The fading test (Fig. 7A-7B) offered a mean g-value of 1.54±0.20 %/decade for pIR50IR250 signals. Some studies proposed that the fading correction for the pIR50IR225–290 is unnecessary because either their natural signals can reach saturate level (Thiel et al., 2011; Liu et al., 2016), or the uncorrected age could agree with the independent ages (Thiel et al., 2011; Roberts, 2012). Thiel et al. (2011) proposed that the measured g-values (0.07±0.78 to 2.00±0.64 %/decade) for pIR50IR290 were artificial in the laboratory and should be ignored. In contrast, Li and Li (2012) found that the anomalous fading would lead to underestimations for older samples (e.g., >500 Gy) with the pIR50IR290 method, while it is not a problem for younger samples. For our samples, the measured ages of pIR50IR250 were severely underestimated by even more than 20% compared to MET-pIRIR250 ages. Based on the anomalous fading tests, ages of IRSL50 and pIR50IR250 were calibrated according to the model of Huntley (2006) for our relative old samples. The calculations were conducted with the R. luminescence package (Kreutzer et al., 2019), using the approaches in Kars et al. (2008) (a single-saturating exponential fit, 1 EXP) and Guralnik et al. (2015) (a general-order kinetic fit, GOK), which had been evaluated for the fading-correction by King et al. (2018). The corrected results were shown in Fig. 7C, and Table 3 gives some details, including the samples’ saturation level (i.e., (n/N) is the samples’ level of saturation for the natural state; (n/N)_SS is the samples’ level of saturation for field steady-state (King et al. 2018)), measured De, corrected D0, corrected De, corrected age. The comparisons of saturation level displayed that when the measured Des of pIR50IR250 reach ~700–800 Gy, results of 1EXP fitting showed saturation (e.g., sample YD6-B, YD7-C and YD8-B), but not GOK fitting (Table 3). This suggested that the fitting mode might affect the saturation of simulated DRCs, especially for old samples. Nevertheless, YD7-B and YD9-B can be determined to be unsatu-rated (Table 3), which confirms that such high underestimation of pIR50IR250 was caused by anomalous fading rather than natural saturation. This agrees with the result of Thomsen et al. (2011) that the extended duration of the prior IRSL50 for beyond 100 s could not offer a significantly more stable pIR50IR290 signal. As shown in Fig. 7C, the ages of corrected IRSL50 agreed with MET-pIRIR250, however, except for YD7-B, the fading corrections of pIR50IR250 showed an overestimation (Fig. 7C), similar to the description of King et al. (2018). It might be related to a state near or already saturated (e.g. sample YD6-B, YD7-C and YD8-B), fitting modes and/or the differences between laboratory dose response and natural dose response caused by different origins or chemical compositions (King et al., 2018). As a result, the pIR50IR250 dating is affected by anomalous fading for our samples even for a prior IRSL50 of 500 s, and the correction for anomalous fading needs further studies. Consequently, the chronology for the following discussion was based on the MET-pIRIR250 ages.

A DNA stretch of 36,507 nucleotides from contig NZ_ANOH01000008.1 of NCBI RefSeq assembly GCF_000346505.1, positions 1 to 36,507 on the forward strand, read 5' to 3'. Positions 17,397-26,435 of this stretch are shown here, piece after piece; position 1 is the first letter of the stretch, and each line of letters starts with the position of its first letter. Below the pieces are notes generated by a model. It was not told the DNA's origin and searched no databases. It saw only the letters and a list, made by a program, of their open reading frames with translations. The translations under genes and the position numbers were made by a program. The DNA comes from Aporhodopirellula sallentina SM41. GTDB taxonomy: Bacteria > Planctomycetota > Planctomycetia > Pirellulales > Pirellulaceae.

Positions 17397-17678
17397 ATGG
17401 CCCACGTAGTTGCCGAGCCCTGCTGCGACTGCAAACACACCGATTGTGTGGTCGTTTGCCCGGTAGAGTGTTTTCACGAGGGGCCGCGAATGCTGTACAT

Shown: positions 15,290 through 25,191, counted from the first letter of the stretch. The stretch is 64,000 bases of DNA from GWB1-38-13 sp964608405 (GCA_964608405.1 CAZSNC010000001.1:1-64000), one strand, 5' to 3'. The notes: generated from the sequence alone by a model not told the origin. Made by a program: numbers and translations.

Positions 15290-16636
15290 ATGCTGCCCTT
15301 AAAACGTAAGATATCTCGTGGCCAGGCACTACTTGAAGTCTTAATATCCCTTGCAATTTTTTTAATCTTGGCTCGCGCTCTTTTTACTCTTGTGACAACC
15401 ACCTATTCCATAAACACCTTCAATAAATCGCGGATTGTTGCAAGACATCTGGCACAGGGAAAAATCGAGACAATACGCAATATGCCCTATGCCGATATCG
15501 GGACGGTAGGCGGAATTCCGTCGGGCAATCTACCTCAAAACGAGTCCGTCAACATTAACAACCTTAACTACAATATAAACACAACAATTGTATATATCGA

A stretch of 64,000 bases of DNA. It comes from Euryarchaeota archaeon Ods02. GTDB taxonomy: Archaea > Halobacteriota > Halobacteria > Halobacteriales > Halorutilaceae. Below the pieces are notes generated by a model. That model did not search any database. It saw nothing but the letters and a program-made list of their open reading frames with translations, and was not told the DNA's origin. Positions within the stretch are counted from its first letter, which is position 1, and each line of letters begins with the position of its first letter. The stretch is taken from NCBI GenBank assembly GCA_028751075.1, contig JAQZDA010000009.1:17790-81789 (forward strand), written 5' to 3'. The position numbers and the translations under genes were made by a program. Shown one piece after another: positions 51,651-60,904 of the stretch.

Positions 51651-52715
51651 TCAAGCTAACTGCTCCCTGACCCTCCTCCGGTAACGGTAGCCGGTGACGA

Table 3

The results corrected by Huntley (2006) method.

(n/N)(n/N)_SSMeasured Dea (Gy)Corrected D0b (Gy)Corrected Dec (Gy)Corrected Aged (ka)
(n/N)(n/N)_SSMeasured Dea (Gy)Corrected D0b (Gy)Corrected Dec (Gy)Corrected Aged (ka)

a De calculated through measured DRC (King et al., 2018).

b D0 for simulated natural DRC (King et al., 2018).

c De calculated through simulated natural DRC (King et al., 2018).

d Age calculated through simulated natural DRC (King et al., 2018).

pIRIR chronology for paleo-lacustrine sediments

Previous chronology of lacustrine sediments in the QB was mainly based on 14C dating during the past decades (e.g., Chen et al., 1981; Chen and Bowler, 1986; Bowler et al., 1986; Zhang et al., 2008). A mega-Qaidam paleolake was proposed to exist during ca. 40–30 ka (MIS3) based on the 14C dating of shells in the shell-bar (Fig. 1B, 2703 m a.s.l. on Google Earth) in the southeastern QSL region (Chen and Bowler, 1986; Zhang et al., 2008). However, the range of 14C dating is too young for the yardangs in the QB, and even the 14C ages of 25–40 ka were proved to be underestimated in the QB (Yu et al., 2009; Lai et al., 2014; Mischke et al., 2015; Yu et al., 2018). Lai et al. (2014) dated the shell-bar to MIS5 (~100–110 ka) based on quartz OSL. While the upper dating limit of quarts OSL (ca. 150 Gy on the CLP (Buylaert et al., 2008; Chapot et al., 2012)) implied that this result might also be underestimated. The feldspar MET-pIRIR250, in this study, offered seven paleo-lacustrine ages ranged from ca. 200 to 340 ka in the northern QSL region (Table 1), demonstrating a mega-Qaidam paleo-lake existed in QSL during and prior to MIS 7.